Important terms to know about earthquakes

Let us take a moment to learn about these terms to help us understand earthquakes better.

Tectonic Plates:
These are huge layers that make up the earth’s upper layers. They continually stretch, move, slide, and collide against each other. Even though they are always moving, we do not feel it because they move very slowly. Each plate is about 50 to 250 miles (80 to 400 km) thick.

Faults (or Fault plane or fault lines):
These are weak lines that can develop in the plates, usually on the surface of the earth. There are different types of faults, and the major types include dip-slip normal, dip-slip reverse, strike-slip, and oblique-slip. The hypocenter is the location below the earth’s surface where the earthquake starts. The epicenter is the location directly above it on the surface of the earth.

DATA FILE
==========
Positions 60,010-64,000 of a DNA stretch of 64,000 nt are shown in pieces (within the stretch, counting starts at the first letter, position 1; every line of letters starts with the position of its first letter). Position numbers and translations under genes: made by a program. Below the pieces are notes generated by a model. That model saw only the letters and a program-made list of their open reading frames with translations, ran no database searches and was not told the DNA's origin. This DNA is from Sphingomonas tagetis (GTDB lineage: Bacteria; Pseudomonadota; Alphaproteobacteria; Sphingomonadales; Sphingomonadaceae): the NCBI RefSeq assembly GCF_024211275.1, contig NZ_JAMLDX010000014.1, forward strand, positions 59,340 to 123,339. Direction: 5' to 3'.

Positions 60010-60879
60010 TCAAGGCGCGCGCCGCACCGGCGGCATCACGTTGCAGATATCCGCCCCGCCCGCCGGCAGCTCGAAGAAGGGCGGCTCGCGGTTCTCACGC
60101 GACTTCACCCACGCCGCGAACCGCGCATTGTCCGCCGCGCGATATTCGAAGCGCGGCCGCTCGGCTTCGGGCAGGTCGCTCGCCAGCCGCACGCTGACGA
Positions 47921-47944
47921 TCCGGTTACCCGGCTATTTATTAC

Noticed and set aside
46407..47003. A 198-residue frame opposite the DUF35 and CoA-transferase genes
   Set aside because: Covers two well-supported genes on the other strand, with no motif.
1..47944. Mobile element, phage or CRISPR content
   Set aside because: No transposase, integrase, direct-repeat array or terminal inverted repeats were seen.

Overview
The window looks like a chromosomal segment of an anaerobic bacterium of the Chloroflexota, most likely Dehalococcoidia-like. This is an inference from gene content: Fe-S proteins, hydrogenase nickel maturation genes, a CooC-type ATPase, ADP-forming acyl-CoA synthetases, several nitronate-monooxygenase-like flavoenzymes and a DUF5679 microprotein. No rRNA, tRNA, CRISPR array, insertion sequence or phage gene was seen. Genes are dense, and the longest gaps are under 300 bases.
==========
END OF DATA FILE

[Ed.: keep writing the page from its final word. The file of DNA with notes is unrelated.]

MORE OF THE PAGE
Seismograph and The Richter Scale (RS):
The seismograph is a device that scientists use to measure the magnitude of an earthquake. The Richter Scale, on the other hand, is a scale or measure that is used to compare earthquakes. It is calculated on a scale of one to ten. For example, an earthquake measuring 4 on the RS is ten times more than a measurement of 3, and an earthquake measuring 8 on the RS is 10 times more than one that measured 7 on the RS. As a guide, an earthquake measuring 3-5 is considered minor, 5-7 is moderate, 7-8 is major, and 8 or more is considered extremely powerful and usually very devastating.

Ring of Fire:

Where is the ring of fire?
Where is the Ring of fire?

It is the coastal belt of the Pacific Ocean (see diagram) that is the home of many volcanic eruptions, plate movement, and major fault lines. About 90% of the world’s earthquakes and 81% of the world’s largest earthquakes occur along the Ring of Fire. The Ring of Fire is a direct result of plate tectonics and the movement and collisions of lithospheric plates.